American Grassfed Association’s 2017 Conference
Grassfed: The Way Forward
February 8-9, 2017
The Stone Barns Center for Food & Agriculture
Pocantico Hills, NY
Please join AGA for our 2017 conference at the iconic Stone Barns Center for Food and Agriculture in Pocantico Hills, NY. Since 2004, Stone Barns has been a leader in educating young farmers about sustainable agriculture, increasing public awareness, and demonstrating the connection between sustainably raised food and excellence in its preparation. The conference will include two days of educational workshops, inspiring speakers, and of course, delicious food prepared by the chefs of Blue Hill at Stone Barns under the leadership of Chef Dan Barber.
Wednesday, February 8
8am – Registration
9am — Managing for Success: How Animals Thrive on Grass
Chris Kerston, Savory Institute
10:30am — Soil Health = Farmer Wealth: Case Studies from the Fields
Peter Byck, filmmaker and professor, Arizona State University
Noon — Lunch with Keynote Speaker Judith Schwartz, author of Cows Save the Planet
1pm — Stone Barns Tour
3pm — AGA’s New Dairy Standard
Don Davis, rancher and AGA certification committee chair; Dr Meg Cattell, bovine specialist; Dr. Arden Nelson, bovine specialist.
5pm — Dinner at Blue Hill (optional)
Thursday, February 9
8:30am — Registration
9am — We are What We Eat: Healthy Land, Healthy Animals, Healthy People
Dr. Meg Cattell and Dr. Arden Nelson
10:30am — What’s In a Label: Deciphering Label Claims
Alan Lewis, Natural Grocers; Urvashi Rangan, consultant and food advocate, formerly of Consumers Union
Noon — Lunch with Keynote Speaker Mary Berry, Keeping Rural America Alive: The Berry Family Story
1pm — Food Policy: Supporting Good Food and Good Farming
Lisa Stoke, Food Democracy Now!; Sara Eckhouse, former USDA official; Ferd Hoefner, food policy advocate and founder of National Sustainable Agriculture Coalition; Elanor Starmer, Administrator, USDA AMS
2:15pm — Eating Animals: Old Cows, Heritage Pork, and Getting the Best Cut
Bob Perry, chef and professor, University of Kentucky; Bryan Mayer, Director of Butchery Education, Fleishers Craft Butchery; Kari Underly, butcher, author, and educator
In 2010, Judith Schwartz heard a statement that sent her writing career on a whole new trajectory. Which was: Over time, more CO2 has gone into the atmosphere from the soil compared to the burning of fossil fuels. This launched her on a quest that led to her book “Cows Save the Planet and Other Improbable Ways of Restoring Soil to Heal the Earth”. The book looks at soil as a hub for our many environmental, economic and social challenges—and for solutions.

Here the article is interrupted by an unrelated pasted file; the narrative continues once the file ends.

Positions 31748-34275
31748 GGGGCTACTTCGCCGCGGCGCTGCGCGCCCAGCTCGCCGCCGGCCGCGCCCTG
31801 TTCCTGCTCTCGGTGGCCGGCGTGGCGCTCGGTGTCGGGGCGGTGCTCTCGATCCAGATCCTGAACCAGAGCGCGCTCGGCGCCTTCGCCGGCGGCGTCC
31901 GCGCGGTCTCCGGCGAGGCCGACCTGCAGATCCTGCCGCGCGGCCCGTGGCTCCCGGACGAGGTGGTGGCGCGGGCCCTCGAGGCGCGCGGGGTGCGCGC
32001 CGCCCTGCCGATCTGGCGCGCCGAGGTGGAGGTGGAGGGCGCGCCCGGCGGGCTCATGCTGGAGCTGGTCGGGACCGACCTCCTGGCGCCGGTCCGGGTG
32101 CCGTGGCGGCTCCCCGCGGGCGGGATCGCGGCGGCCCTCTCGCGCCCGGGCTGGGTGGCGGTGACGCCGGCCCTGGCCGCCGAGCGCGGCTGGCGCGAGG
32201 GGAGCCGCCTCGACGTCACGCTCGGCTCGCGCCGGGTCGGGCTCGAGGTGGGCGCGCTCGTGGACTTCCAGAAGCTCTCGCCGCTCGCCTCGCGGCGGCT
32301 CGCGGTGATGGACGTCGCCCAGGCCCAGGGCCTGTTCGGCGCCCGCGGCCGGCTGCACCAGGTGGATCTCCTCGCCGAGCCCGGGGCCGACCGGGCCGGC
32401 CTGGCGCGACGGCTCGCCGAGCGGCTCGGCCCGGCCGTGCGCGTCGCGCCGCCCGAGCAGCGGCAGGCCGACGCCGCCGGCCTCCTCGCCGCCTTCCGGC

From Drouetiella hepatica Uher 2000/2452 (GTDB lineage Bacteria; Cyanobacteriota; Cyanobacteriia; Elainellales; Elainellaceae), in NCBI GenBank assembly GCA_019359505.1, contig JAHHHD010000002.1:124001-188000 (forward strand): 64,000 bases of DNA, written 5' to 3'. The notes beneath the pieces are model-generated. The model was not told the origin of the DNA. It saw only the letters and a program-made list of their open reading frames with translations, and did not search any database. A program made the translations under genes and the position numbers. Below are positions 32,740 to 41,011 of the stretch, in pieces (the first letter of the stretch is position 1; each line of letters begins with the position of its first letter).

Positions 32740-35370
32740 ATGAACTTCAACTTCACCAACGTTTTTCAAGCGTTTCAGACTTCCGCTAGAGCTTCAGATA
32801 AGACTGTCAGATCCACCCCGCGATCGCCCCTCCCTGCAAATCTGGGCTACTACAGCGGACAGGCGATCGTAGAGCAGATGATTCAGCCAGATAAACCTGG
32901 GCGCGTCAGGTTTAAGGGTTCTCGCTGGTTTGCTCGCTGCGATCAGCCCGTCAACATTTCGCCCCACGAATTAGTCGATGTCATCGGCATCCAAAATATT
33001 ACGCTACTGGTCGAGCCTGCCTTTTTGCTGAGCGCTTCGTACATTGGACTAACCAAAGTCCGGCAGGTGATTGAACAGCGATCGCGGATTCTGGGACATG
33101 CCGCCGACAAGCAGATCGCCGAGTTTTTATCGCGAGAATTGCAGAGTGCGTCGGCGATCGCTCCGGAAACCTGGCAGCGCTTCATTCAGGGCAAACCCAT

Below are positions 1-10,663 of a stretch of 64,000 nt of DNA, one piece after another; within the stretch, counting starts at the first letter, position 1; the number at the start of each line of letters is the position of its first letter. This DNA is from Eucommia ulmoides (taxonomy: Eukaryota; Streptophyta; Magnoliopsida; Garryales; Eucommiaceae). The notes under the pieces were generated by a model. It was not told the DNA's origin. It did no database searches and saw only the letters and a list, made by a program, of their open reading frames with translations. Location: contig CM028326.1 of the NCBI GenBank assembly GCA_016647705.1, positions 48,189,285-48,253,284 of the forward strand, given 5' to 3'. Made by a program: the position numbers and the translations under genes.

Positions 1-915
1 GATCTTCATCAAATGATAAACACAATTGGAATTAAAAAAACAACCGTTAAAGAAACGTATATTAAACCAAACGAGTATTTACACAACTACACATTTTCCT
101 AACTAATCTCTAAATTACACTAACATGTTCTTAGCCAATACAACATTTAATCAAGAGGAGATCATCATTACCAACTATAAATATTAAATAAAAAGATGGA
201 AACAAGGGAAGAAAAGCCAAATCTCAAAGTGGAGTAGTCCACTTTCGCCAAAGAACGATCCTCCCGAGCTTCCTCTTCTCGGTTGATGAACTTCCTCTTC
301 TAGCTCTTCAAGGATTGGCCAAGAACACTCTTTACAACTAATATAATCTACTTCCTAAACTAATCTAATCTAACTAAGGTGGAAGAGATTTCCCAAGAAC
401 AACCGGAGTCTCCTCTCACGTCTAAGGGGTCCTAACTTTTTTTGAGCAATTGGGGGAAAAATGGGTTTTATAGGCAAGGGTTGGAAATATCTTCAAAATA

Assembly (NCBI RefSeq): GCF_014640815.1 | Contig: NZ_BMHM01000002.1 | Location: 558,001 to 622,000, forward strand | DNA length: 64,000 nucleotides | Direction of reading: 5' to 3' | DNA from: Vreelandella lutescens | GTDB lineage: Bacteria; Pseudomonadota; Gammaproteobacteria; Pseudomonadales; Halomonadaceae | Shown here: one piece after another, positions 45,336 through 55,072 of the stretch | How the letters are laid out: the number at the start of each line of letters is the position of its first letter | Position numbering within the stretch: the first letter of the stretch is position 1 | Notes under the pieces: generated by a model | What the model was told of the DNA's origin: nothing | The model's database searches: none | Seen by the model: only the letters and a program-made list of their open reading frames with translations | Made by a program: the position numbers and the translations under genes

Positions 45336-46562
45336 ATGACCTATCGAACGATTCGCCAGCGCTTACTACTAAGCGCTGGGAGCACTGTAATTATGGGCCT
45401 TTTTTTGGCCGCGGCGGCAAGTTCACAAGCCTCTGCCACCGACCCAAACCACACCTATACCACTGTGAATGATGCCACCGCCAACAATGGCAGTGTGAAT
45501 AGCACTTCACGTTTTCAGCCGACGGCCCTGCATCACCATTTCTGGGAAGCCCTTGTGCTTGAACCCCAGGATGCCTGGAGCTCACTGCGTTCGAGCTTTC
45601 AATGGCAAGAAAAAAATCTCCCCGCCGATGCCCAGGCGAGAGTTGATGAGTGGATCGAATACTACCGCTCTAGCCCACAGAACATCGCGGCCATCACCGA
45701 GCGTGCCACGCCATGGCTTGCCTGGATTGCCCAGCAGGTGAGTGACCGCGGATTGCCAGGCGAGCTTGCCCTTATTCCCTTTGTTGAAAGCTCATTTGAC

“Cows Save the Planet” gave Schwartz the chance to travel and speak to audiences about soil’s connection to climate change, biodiversity loss, floods, droughts and wildfires, and human health. One topic from the book—the role of the water cycle—kept tugging at her, and so she ventured to write “Water In Plain Sight”.
Schwartz lives in southern Vermont with her husband, writer and photographer Tony Eprile, and their son Brendan, a singer/songwriter and a student at Oberlin College. She has a B.A. from Brown University, an M.S.J. from the Columbia University Graduate School of Journalism and an M.A. in Counseling Psychology from Northwestern.
Mary Berry is the founder and executive director of The Berry Center, a foundation established to put her father Wendell Berry’s writings to work by advocating for farmers, land conserving communities, and healthy regional economies. The Berry Center’s vision is grounded in the lives of three men: John M. Berry, Sr., a lawyer and farmer, devoted his life to rural Kentucky and its farmers. His sons, John M. Berry, Jr. and Wendell Berry, followed in his footsteps: John as a farmer and lawyer, and Wendell as a farmer and writer. Following these three farmers’ examples, The Berry Center focuses on issues confronting small farming families in Kentucky and around the country. By collecting and archiving the papers of the Berry family, The Berry Center will give people the opportunity to study and to learn from the past in order to shape the future. We will bring into focus issues of land use, farm policy, local food infrastructure, urban education about farming, and farmer education that is lacking in Kentucky and the country as a whole.